Pulitzer Prize-winning journalist Steve Coll might have said it best about the oil and gas industry and its growing public relations problem with hydraulic fracking.
In a recent interview with Politico
, Coll, who authored a book examining ExxonMobil, said, “I think they are in denial about how hard the politics of this is going to prove to be over time.”
Earlier this year, the Environmental Protection Agency issued its first set of guidelines to address air pollution associated with fracking. Meanwhile, elected leaders in shale-rich regions are growing more wary about the issues—thanks, in part, to concerned constituents and lobbying efforts of well-funded opposition groups.
But it’s not simply about politics; it’s the public perception of using fracking to tap into once unreachable natural gas.
Hydraulic fracturing is a process that requires large volumes of water and sand, and a smaller amount of chemicals. The high-pressure mixture is injected into drilled wells and the fluid fractures shale rock located deep underground. This process unlocks natural gas and has created an energy renaissance (of sorts) throughout the country and world.
Opponents of fracking claim the process increases harmful air emissions, contaminates drinking supplies, and leads to other environmental consequences. Even though natural gas is the cleanest burning fossil fuel
and is readily abundant for many years, opponents continue to hammer at the lack of regulation and disclosure of chemicals used in the process. They want taxes on exploration companies to ease the impact on communities (for infrastructure needs and repairs) and point to several accidents that have occurred in recent years.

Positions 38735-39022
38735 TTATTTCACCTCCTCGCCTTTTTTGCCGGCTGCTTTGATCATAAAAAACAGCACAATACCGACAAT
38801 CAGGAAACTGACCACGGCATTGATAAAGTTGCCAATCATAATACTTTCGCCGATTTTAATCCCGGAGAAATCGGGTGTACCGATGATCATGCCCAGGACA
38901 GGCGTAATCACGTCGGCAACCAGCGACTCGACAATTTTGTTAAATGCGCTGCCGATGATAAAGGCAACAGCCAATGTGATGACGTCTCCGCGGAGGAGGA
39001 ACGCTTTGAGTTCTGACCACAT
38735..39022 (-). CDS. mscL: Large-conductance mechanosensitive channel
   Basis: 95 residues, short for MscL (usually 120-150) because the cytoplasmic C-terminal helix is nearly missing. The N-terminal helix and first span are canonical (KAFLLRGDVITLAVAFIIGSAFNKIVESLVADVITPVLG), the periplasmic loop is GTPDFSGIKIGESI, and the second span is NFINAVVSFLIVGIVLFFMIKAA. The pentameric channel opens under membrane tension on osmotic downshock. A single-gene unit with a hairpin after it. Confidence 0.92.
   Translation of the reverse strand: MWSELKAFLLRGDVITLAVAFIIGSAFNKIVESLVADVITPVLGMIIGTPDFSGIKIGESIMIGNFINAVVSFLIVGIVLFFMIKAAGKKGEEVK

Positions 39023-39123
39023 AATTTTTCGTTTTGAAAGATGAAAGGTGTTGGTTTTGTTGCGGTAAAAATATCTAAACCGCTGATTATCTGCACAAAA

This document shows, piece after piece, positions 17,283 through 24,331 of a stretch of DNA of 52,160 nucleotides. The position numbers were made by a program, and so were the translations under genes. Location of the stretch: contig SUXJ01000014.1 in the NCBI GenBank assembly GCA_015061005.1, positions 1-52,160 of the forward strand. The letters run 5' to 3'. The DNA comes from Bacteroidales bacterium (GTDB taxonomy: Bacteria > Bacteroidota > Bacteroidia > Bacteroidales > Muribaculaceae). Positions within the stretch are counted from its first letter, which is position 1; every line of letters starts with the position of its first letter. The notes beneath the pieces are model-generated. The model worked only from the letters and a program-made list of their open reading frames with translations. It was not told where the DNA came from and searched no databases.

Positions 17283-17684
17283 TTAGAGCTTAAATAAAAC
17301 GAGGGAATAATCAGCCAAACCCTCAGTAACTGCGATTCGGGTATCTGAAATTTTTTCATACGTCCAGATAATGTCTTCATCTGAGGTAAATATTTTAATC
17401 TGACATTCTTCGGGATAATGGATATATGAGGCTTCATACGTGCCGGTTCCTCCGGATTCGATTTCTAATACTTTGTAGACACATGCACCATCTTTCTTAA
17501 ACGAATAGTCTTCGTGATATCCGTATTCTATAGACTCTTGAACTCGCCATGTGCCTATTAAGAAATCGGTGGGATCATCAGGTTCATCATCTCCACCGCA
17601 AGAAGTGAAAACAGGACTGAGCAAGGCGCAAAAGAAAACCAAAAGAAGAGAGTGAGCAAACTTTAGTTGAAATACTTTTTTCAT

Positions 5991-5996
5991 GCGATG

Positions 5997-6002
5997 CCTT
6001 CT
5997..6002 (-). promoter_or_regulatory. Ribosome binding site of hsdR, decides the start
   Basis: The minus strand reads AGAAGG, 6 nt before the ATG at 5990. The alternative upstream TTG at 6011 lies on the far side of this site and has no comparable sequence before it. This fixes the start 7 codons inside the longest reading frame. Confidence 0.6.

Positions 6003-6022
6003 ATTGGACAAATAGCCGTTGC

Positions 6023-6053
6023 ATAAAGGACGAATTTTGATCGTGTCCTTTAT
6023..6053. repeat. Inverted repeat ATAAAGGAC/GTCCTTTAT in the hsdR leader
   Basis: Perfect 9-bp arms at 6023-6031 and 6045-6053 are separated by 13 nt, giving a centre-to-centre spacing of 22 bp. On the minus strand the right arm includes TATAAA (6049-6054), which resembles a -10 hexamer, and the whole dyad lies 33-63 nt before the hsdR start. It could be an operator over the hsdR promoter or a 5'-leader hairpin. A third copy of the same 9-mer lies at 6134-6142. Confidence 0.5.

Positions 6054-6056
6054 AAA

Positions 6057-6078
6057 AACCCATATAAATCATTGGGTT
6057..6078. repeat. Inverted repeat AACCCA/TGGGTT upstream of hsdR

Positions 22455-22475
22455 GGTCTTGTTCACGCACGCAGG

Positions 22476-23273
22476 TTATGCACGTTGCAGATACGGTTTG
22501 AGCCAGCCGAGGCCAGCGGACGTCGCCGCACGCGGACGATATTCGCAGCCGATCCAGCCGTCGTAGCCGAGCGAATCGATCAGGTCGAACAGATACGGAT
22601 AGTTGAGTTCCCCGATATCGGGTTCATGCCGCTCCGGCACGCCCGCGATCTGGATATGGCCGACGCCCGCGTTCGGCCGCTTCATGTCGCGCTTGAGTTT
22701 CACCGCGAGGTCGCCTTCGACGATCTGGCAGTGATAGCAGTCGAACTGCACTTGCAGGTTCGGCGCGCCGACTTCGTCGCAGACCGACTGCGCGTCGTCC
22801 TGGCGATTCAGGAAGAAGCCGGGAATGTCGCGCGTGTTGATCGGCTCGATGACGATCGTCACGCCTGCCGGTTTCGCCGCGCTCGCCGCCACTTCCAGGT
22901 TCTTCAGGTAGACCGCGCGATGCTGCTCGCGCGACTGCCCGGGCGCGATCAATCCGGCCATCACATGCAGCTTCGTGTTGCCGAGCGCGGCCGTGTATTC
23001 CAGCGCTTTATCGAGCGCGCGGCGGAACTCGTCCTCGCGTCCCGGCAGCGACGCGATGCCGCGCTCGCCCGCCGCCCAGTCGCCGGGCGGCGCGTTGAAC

To that end, opponents have mobilized local grassroots coalitions, social media campaigns, scientists, legal experts, lobbying help, and more to curtail or potentially end this modern-day gold rush. While opponents execute a multi-pronged, simultaneous campaign, the industry continues to hang its hat on lobbying efforts and positive economic impact to local communities.
Unfortunately, this approach is the quickest way to lose public support and trust.
Don’t get me wrong, the positive economic story is a great piece of the overall campaign, but it is a small part of a much larger strategic approach needed to win the war. As a PR practitioner who has counseled clients on large environmental issues (energy, utility, landfill and transportation projects), I have witnessed first hand the importance of an aggressive, educational campaign.
Simply put, the industry should have kicked its PR offensive into overdrive long ago. Talk is growing cheap about jobs and positive economic impacts, and it is time for oil and gas companies to fight fire with fire. It is difficult to maintain support for a project when citizens keep reading misinformation that goes uncorrected from opponents that have a clear and biased agenda.
Of course, many citizens have legitimate concerns about fracking’s impact, and those issues must be addressed accurately and promptly.
In fact, these individual situations serve as perfect opportunities for companies to dig deep on a local, personalized level to educate residents, win support, and maintain public trust. In many instances, the industry continues to miss out on golden opportunities to educate about process, safety, and environmental measures.
This PR war is not going to be entirely won inside the Beltway, via social media, or in the press. The only way oil and gas companies will be able to stem the growing tide against fracking is by rolling up their sleeves, digging in, and winning the PR battles in each community.
Until they do so, expect to hear industry executives keep saying, “We’re late to our own party,” “The opposition is out in front,” or, “We have to win back public trust.”
By then, the opposition may have won the battle of perceptions—squashing another affordable and reliable source for energy. Just ask the coal industry.
Cory Stewart is vice president at Cookerly Public Relations in Atlanta. Prior to joining Cookerly, he held positions at Compass Bank in Birmingham, Ala., and at Fleishman-Hillard in Houston, Texas. A version of this story first appeared on the Cookerly PR blog PeRceptions.